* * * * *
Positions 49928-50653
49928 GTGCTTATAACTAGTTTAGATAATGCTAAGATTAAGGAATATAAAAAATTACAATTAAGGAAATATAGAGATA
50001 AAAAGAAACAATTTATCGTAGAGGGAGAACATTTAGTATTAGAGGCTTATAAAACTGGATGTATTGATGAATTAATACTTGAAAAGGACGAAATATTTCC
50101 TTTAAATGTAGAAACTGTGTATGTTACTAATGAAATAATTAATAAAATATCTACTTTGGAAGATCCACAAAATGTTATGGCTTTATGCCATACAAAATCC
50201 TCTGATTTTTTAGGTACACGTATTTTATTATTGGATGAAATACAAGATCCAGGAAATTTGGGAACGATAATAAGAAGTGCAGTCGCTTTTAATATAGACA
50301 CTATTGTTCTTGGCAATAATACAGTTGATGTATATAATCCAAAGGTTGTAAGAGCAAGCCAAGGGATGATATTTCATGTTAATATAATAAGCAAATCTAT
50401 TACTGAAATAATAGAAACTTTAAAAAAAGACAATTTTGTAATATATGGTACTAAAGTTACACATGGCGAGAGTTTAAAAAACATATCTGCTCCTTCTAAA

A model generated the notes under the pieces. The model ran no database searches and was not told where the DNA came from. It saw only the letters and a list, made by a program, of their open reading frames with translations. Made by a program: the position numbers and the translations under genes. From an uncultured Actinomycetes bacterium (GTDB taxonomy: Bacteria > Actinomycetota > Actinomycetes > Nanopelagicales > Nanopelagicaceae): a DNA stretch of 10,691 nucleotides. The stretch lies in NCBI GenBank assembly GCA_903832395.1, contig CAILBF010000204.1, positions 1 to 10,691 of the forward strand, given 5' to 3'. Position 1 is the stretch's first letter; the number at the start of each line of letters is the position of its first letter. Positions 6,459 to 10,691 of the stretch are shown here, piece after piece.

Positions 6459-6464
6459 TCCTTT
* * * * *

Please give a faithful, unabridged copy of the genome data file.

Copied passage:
Positions 49928-50653
49928 GTGCTTATAACTAGTTTAGATAATGCTAAGATTAAGGAATATAAAAAATTACAATTAAGGAAATATAGAGATA
50001 AAAAGAAACAATTTATCGTAGAGGGAGAACATTTAGTATTAGAGGCTTATAAAACTGGATGTATTGATGAATTAATACTTGAAAAGGACGAAATATTTCC
50101 TTTAAATGTAGAAACTGTGTATGTTACTAATGAAATAATTAATAAAATATCTACTTTGGAAGATCCACAAAATGTTATGGCTTTATGCCATACAAAATCC
50201 TCTGATTTTTTAGGTACACGTATTTTATTATTGGATGAAATACAAGATCCAGGAAATTTGGGAACGATAATAAGAAGTGCAGTCGCTTTTAATATAGACA
50301 CTATTGTTCTTGGCAATAATACAGTTGATGTATATAATCCAAAGGTTGTAAGAGCAAGCCAAGGGATGATATTTCATGTTAATATAATAAGCAAATCTAT
50401 TACTGAAATAATAGAAACTTTAAAAAAAGACAATTTTGTAATATATGGTACTAAAGTTACACATGGCGAGAGTTTAAAAAACATATCTGCTCCTTCTAAA

A model generated the notes under the pieces. The model ran no database searches and was not told where the DNA came from. It saw only the letters and a list, made by a program, of their open reading frames with translations. Made by a program: the position numbers and the translations under genes. From an uncultured Actinomycetes bacterium (GTDB taxonomy: Bacteria > Actinomycetota > Actinomycetes > Nanopelagicales > Nanopelagicaceae): a DNA stretch of 10,691 nucleotides. The stretch lies in NCBI GenBank assembly GCA_903832395.1, contig CAILBF010000204.1, positions 1 to 10,691 of the forward strand, given 5' to 3'. Position 1 is the stretch's first letter; the number at the start of each line of letters is the position of its first letter. Positions 6,459 to 10,691 of the stretch are shown here, piece after piece.

Positions 6459-6464
6459 TCCTTT